By Priscilla Wiredu
Posted on September 10, 2021
Viola Desmond, a Black Canadian woman who fought for justice by fighting for her right to sit in a movie theatre, created significant change in Canadian History. Her legacy was honoured and she was made the face of the Canadian $10 bill in 2019. She is an inspiration for Black Canadians everywhere. By entrenching her in Canadian currency, we are giving people an everyday reminder of those who fought for their rights to be recognized as human and receive equal treatment in society. Decades later, Desmond and her bravery are not forgotten and her being the face of the $10 bill will ensure she won’t ever be forgotten.
Viola Desmond was born into a large family in Halifax, with 10 siblings. She was of high social status within the Black community because her parents came from middle class families. Her mother, Gwendolin Irene Davis, was the daughter of a white minister and his Black wife. The circumstances regarding her parent’s race was not taken lightly since interracial marriage was rare in Canada at that time. Regardless, Desmond’s family was accepted into the Black community and were prominent members of multiple community organizations.
Desmond dreamed of becoming an independent businesswoman and had a short career as a teacher in 2 racially segregated schools for Black students. She studied at a beauty school in Montreal, and was able to open her own hair care company that catered to Black people, called Vi’s Studio of Beauty Culture in Halifax.
The Roseland Theatre incident
One cold night in November 1946, Desmond’s car broke in New Glasgow, Nova Scotia. While waiting for her car to be repaired, she decided to watch a film to pass the time. Desmond went to the Roseland Theatre and bought a ticket for the main floor, but received a balcony ticket instead. She was told to get a proper ticket as it was against company protocol to sell main floor tickets to Black people. Having paid the price for the main floor, Desmond decided to take a seat on the main floor despite what the ticket or employee said.
Her refusal to move and sit in the balcony seats resulted in the police being instructed to viciously remove her from the theatre. Desmond was injured in the interaction and also forced to spend a night in jail.
Desmond was brought to court and was charged with attempted fraud for refusing to pay an amusement tax from the theatre. She was fined $26 and had no legal representation during these proceedings. Despite race never being mentioned during the trial, Roseland Theatre was known to be a racially segregated theatre, with the manager claiming that it was customary for Black customers to sit together on a balcony. Desmond decided to fight this judgement because she saw this issue as more than an issue about where to sit at the movies, but what spaces Black people were or were not allowed to be in Canada and their equal treatment.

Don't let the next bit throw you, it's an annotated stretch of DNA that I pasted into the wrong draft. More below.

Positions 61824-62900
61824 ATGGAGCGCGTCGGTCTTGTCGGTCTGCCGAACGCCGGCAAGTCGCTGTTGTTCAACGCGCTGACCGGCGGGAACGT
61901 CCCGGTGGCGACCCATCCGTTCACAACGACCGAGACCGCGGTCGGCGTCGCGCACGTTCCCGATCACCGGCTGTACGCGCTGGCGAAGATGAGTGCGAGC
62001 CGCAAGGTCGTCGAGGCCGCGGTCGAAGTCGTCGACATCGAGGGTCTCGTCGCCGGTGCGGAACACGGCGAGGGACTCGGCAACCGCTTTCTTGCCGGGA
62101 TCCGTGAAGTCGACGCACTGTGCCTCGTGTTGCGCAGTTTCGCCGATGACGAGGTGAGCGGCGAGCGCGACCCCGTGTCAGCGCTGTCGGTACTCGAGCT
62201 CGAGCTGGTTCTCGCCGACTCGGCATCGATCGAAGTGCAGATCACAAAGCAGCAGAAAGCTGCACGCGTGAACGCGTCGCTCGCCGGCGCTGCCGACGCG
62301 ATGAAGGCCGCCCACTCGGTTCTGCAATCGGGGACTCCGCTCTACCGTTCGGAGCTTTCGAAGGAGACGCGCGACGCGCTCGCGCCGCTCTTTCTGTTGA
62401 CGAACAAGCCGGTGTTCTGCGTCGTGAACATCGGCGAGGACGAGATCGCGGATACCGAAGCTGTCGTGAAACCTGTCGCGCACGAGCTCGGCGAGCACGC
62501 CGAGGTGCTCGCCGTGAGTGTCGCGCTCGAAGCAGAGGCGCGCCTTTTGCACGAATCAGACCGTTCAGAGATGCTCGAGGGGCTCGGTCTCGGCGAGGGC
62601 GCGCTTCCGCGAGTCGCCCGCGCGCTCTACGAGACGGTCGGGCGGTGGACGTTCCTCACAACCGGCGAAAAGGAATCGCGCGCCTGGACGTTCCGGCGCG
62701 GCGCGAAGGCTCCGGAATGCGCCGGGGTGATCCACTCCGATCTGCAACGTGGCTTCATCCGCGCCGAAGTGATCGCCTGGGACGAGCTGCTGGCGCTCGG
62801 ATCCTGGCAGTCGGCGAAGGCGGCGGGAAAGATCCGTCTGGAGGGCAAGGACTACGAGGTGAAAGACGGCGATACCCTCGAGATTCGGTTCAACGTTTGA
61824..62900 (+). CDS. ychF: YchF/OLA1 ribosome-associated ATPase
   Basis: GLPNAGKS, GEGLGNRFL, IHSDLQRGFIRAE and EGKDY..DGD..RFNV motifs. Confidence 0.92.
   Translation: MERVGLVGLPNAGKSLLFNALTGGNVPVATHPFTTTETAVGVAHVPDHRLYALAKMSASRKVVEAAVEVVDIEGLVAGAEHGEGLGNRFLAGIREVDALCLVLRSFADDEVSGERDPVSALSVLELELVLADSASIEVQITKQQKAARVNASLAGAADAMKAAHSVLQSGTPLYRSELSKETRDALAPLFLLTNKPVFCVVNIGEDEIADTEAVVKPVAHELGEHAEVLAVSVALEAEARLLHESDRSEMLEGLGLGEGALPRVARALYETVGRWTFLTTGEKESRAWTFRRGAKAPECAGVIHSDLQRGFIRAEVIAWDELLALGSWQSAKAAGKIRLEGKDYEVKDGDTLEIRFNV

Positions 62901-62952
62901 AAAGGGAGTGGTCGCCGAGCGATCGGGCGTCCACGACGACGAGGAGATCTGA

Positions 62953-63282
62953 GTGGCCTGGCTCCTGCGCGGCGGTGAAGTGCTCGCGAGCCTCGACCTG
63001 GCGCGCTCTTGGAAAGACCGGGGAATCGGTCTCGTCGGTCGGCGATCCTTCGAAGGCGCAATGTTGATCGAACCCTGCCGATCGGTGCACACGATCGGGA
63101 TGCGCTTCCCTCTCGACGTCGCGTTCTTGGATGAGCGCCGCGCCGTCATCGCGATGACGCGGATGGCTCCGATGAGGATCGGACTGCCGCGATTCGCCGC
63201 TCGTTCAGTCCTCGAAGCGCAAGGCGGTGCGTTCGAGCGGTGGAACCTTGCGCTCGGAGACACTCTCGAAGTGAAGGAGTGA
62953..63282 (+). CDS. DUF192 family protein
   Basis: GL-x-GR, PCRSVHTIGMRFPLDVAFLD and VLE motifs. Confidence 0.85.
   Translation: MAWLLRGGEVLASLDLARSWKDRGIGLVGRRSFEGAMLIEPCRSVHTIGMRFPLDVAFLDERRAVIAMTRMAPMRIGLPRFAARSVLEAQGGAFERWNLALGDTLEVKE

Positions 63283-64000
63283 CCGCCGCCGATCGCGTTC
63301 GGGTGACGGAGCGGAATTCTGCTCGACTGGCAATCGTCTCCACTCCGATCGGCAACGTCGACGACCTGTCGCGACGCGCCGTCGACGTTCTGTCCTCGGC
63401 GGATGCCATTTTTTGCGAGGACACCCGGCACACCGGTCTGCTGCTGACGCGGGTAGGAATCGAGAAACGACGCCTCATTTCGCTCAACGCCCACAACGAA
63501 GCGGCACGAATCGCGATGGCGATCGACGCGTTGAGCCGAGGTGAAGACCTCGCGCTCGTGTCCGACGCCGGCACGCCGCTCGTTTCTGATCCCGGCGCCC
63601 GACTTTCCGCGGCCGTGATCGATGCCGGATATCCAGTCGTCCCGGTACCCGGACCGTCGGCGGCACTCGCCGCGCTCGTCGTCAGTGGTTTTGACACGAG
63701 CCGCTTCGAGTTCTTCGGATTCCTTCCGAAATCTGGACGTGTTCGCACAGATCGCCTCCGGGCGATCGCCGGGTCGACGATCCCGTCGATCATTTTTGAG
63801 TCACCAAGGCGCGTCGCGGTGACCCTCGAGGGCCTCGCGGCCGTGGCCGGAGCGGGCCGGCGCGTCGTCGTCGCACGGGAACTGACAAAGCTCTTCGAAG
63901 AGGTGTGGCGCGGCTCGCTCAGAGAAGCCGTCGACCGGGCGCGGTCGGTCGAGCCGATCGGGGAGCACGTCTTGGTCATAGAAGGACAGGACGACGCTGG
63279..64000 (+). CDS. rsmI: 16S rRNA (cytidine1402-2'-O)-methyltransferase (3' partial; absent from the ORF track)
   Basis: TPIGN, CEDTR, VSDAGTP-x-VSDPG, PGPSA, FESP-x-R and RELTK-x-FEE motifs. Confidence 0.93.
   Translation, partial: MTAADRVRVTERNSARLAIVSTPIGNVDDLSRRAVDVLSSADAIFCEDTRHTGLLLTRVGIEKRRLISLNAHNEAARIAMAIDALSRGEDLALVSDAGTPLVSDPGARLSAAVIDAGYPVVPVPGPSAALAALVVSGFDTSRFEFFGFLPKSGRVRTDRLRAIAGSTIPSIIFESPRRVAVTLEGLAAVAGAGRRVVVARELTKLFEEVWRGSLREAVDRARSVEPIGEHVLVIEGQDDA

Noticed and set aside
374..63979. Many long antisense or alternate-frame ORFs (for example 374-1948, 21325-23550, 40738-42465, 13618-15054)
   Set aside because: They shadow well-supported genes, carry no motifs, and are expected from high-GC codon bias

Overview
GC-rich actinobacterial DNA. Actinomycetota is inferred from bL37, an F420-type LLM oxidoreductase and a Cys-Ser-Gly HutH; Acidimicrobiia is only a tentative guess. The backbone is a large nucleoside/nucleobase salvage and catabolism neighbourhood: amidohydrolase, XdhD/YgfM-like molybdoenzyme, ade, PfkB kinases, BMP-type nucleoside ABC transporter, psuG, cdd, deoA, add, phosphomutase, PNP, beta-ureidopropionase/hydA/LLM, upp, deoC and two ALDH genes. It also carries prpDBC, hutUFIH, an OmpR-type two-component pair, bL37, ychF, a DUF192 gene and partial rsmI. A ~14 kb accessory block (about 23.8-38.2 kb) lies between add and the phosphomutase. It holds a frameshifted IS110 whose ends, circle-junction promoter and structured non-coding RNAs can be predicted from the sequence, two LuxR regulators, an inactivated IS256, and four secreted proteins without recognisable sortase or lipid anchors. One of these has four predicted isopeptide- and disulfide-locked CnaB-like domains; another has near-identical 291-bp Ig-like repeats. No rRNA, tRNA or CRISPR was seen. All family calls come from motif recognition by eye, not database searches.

The Black backlash
Desmond’s lawyer enacted a civil suit against Roseland Theatre, stating that the manager had unlawfully removed Desmond from the theatre, entitling her to compensation on grounds of assault, false imprisonment, and malicious prosecution.
The case never made it to trial, so her lawyer asked the Supreme Court of Nova Scotia to have Desmond’s criminal conviction overturned. It was another loss as Justice Maynard Brown Archibald ruled against Desmond in 1947.
However, Desmond’s story gained traction as the Nova Scotia Association for the Advancement of Coloured People (NSAACP) raised funds to help cover Desmond’s legal fees to continue fighting racial segregation. It is widely believed that Desmond’s case launched the fight for Black citizens to be recognized as true citizens in Canada. In 1954, segregation was legally ended in Nova Scotia, with Desmond’s case cited as one of the driving causes.
Significance and legacy
After her death in 1965, Desmond’s fight was never forgotten, and Black citizens have rallied to have her remembered as a pioneer of Black civil rights in Canada. In 2010, Desmond was posthumously pardoned for her criminal conviction by the Lieutenant Governor of Nova Scotia, Mayann Francis. In 2019, she once again made history as the first Canadian woman to be featured on the Canadian $10 bill, as well as appearing on a limited edition Canadian postage stamp. The popularity of this bill granted it the title of best bank note of 2019.
Viola Desmond’s story teaches us to remember how one individual can bring about change not just in a community, but in a country. Desmond, by refusing to sit where Black people are usually seated, challenged racial injustice and inspired many to continue doing so. All she wanted was to be recognized as a human being, and not have her Blackness deny her access to her fundamental human rights.
The late, great Martin Luther King Jr. once said “Injustice anywhere is a threat to justice everywhere.” Throughout Canadian history, Black individuals have fought and resisted against injustice, and the strife they’ve faced should never be forgotten. Their courage and determination should always be honoured and remembered, it is the least Canada can do.
Priscilla Wiredu is a writer for this year’s Black Voice project. An alumni of York University, she graduated with Honors where she studied Social Sciences. She then went on to get an Ontario Graduate certificate in Creative Writing from the Humber School for Writers, and a college certificate in Legal Office Administration at Seneca College. She is currently studying for the LSAT in hopes of going to law school. Her main goal as a Black Voices writer is to ensure Black issues and Black Pride are enunciated through her works.